Can You Outwit Your Favorite Mystery Author?

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Can You Outwit Your Favorite Mystery Author?

I’m not sure how Katherine Hayton’s The Three Deaths of Magdalene Lynton ended up on my Kindle. But I gave it a whirl.

It’s a workable murder mystery in which we have two detectives, Ngaire and Deb, possibly meant to be the Cagney & Lacey of Christchurch, New Zealand.

A man walks in off the street and confesses to a forty-years-past murder. He’s got nothing to lose, since cancer has got him licked and he expects to die within weeks.

Who was murdered? A teenage girl. They found her in the slurry pit on a farm compound run by a religious cult.

It might help if you study up on slurry pits before you begin. It’s a British thing, a concrete tank where farmers collect manure, hay and what-not, letting it brew into fertilizer. Farm boys and a sheep or two have met a bad end in these pits, either from drowning in the muck or breathing the gases.

Anyway, in Hayton’s story, we have religious weirdness, complete with a Prophet isolating his flock from that awful world out there. We have a detective trying to prove herself at work, after weeks off for an injury that left knife-long scars and traumatic memories. We have an ambitious lawyer who’ll probably be sleeping on the couch tonight for missing a conference at his daughter’s private school.

And we have a full compliment of characters who look good (or bad), but eventually surprise you with their badness (or goodness), because this is a murder mystery, where faithful fans of the genre enjoy a good game of spotting the clues and guessing the villain before the big reveal at the end.

I don’t know. Mystery authors and TV writers sell us the idea that “things aren’t what they seem.” In their world, it’s the librarian with the lisp that you need to watch out for.

They once had me so convinced that “things aren’t what they seem” that I started dismissing real clues about real people. Like the time one of the sweetest teenagers at church turned up pregnant. I was gobsmacked, but my friends said, “Didn’t you notice this? Didn’t you notice that? If this is going on, you just know that that is going on.” It turns out that things quite often ARE what they seem.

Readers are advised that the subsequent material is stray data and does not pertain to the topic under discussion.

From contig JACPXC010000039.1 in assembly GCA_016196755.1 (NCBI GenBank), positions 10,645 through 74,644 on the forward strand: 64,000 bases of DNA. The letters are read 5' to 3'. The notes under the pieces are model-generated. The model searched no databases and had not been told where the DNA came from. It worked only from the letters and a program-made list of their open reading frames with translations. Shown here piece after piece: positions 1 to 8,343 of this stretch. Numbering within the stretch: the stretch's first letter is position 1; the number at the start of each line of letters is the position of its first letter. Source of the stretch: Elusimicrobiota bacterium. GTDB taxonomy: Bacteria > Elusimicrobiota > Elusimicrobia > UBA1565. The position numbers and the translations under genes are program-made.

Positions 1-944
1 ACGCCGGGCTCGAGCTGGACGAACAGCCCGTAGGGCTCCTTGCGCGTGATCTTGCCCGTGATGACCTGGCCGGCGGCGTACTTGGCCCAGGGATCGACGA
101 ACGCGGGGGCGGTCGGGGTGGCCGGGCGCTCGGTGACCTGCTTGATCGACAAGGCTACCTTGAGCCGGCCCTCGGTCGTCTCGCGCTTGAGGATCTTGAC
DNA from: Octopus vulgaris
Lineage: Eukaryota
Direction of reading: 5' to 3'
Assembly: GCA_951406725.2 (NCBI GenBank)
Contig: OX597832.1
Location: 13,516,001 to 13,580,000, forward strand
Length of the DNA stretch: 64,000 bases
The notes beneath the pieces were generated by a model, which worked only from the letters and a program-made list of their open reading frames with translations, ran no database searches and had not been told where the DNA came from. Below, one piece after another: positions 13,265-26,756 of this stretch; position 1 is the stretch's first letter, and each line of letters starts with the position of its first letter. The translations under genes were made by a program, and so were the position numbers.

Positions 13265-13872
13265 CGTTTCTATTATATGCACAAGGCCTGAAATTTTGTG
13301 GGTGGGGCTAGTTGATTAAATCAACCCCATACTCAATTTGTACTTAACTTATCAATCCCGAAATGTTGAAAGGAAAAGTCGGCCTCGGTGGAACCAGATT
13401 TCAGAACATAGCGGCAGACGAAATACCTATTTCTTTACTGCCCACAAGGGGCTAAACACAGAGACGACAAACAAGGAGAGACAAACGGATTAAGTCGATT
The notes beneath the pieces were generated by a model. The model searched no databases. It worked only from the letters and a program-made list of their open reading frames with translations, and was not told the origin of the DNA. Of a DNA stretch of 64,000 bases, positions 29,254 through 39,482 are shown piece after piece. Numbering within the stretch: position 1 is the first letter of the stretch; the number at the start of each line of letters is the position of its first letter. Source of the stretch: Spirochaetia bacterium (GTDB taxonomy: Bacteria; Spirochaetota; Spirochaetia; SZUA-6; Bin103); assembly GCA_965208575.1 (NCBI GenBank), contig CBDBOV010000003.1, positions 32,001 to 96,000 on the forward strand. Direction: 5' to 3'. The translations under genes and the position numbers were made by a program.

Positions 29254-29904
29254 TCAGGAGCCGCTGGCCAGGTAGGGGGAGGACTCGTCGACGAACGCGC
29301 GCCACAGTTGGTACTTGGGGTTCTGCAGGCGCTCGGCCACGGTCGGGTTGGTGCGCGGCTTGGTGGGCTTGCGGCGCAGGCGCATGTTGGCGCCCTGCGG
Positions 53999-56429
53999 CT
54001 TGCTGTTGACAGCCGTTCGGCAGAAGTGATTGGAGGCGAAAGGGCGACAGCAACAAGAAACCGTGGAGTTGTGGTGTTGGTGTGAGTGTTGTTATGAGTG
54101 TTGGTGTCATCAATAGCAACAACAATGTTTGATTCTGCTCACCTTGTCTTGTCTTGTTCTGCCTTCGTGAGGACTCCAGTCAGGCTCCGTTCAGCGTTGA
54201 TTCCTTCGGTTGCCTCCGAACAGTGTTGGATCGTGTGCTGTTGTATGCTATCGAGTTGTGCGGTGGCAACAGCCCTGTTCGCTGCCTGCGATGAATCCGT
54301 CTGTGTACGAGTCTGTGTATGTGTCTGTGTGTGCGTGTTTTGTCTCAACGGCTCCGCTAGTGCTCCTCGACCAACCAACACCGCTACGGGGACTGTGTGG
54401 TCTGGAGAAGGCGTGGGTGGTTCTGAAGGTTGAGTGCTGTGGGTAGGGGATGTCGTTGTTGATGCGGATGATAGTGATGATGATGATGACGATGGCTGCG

Or maybe reading mysteries would teach me how to catch the clues better.

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I’m much better at reading recipes, so here’s what I did in the kitchen this week:

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The best way to describe Corny Ham Bundles is that they are similar to a pasty, the meat pie that miners in pack in their lunchpails. (Can’t you just picture that miner, whistling on his way to work. I’m a lucky bloke! I don’t work anywhere near those slurry pits. And I’ve got a great lunch! )

And the weather’s hot, so the melons ought to be good. But just in case they aren’t, the sugary-citrus syrup in Melon and Grape Salad sweetens them up so much, they almost count as dessert.

20160722_182938 (2)Not that that stops me from adding a real dessert. You don’t really believe I would eat some fruit and say, “I declare, that’s enough sweets for me,” do you? Of course not. So I made Honey-Lemon Cookies. With frosting.

By | 2016-12-29T23:56:14+00:00 July 24th, 2016|cookies, good fiction, main dishes, salads|0 Comments

About the Author:

Kristen Carson was born in Idaho. She has lived in Utah, Texas, Illinois and Pennsylvania. She currently resides near Indianapolis. She and her husband are the parents of four adult children. Carson's stories and articles have appeared in Chicago Parent, Indianapolis Monthly, and Dialogue: a Journal of Mormon Thought.

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